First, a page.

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End of government shutdown in sight, sets up chance for big budget deal down the road

As multiple [1] news [2] outlets [3] are [4] reporting [5], Congress appears poised to secure a deal that re-opens the federal government, allows the US Treasury to pay its bills by lifting the debt limit, and establishes formal talks to develop a long-term strategy for putting our nation’s fiscal house in order. Assuming Congress passes the deal, these new negotiations set up the opportunity for a new approach to the federal budget—one that includes new revenues to support our economy rather than new spending cuts that increase poverty.

The deal itself [3] is straightforward and includes no significant policy concessions [6] to members of the US House of Representative who precipitated the government shutdown as part of efforts to repeal the Affordable Care Act. For details on the deal, see below the fold:





As Congress turns to crafting this comprehensive budget deal, federal policymakers must pursue a more responsible path that looks at new revenues not just spending cuts to resolve our fiscal challenges.  Since 2011, almost three-quarters of debt reduction has come from spending cuts [7], and as a result, key domestic initiatives like K-12 education, food safety inspections, and research and development are now at the lowest levels as a share of the economy since the 1950s [8].

Along with the across-the-board sequestration spending cuts set to take effect in January, these cuts have already affected the state’s economic recovery and caused challenges for families, seniors, children and workers in our state. They’ve likely deepened poverty and hardship [9] for the citizens of our state.  This kind of fiscal austerity has cut economic growth in half this year [10], and will only cause more damage in the future.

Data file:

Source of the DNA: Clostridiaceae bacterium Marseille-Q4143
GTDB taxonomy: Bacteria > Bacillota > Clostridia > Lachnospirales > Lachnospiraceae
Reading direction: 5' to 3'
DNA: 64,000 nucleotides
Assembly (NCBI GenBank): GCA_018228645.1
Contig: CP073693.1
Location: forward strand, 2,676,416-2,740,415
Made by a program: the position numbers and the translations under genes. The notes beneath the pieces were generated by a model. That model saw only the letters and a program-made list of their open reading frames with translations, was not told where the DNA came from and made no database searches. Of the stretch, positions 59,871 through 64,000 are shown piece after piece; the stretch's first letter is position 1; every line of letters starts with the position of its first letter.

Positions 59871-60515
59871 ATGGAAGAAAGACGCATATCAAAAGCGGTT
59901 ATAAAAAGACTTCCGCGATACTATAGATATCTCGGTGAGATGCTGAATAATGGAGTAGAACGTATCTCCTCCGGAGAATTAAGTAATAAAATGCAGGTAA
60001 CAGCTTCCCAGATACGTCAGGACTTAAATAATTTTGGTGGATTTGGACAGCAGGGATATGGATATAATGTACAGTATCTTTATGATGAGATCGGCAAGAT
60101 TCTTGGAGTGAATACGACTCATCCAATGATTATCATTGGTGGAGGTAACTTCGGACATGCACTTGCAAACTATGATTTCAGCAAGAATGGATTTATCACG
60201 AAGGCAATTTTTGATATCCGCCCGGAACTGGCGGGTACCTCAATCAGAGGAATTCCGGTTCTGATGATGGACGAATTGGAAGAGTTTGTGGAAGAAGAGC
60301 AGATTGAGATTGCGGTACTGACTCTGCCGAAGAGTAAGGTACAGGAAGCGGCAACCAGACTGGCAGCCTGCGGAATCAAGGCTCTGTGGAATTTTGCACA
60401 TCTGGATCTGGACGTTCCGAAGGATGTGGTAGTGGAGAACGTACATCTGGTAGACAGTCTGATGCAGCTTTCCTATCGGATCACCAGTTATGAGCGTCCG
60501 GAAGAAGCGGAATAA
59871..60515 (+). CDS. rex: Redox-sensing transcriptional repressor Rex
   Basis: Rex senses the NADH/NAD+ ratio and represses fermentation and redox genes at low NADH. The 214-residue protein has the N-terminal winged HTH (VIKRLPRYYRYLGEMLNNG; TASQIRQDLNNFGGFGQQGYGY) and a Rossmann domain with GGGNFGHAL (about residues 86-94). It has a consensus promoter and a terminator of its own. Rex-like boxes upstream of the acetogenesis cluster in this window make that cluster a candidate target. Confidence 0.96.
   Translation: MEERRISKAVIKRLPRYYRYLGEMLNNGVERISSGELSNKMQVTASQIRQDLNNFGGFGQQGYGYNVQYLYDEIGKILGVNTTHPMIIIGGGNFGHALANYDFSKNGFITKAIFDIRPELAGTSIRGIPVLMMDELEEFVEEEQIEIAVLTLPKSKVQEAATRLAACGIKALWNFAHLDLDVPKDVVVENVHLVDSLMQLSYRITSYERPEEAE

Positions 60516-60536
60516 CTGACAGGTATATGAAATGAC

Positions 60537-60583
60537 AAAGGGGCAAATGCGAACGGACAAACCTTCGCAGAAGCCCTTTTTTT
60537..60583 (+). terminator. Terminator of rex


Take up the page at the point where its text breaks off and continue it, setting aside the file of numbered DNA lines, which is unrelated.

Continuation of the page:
And aside from the human and economic cost of more spending cuts, there’s just no pressing fiscal justification. The federal budget deficit has fallen by more than half since 2009 [11], and the long-term deficits have also dropped due to falling healthcare costs.

Instead of embracing additional spending cuts to domestic initiatives that will likely grow poverty, Congress should look at hidden corporate tax code spending as a source for raising new revenues. This is the largest portion [7] of the federal budget and presents the best target for reducing the federal budget deficit over the long term.

Altogether, this deal represents a positive step forward, and although it continues sequestration into 2014, it presents a firm opportunity for replacing future rounds of cuts with additional revenues.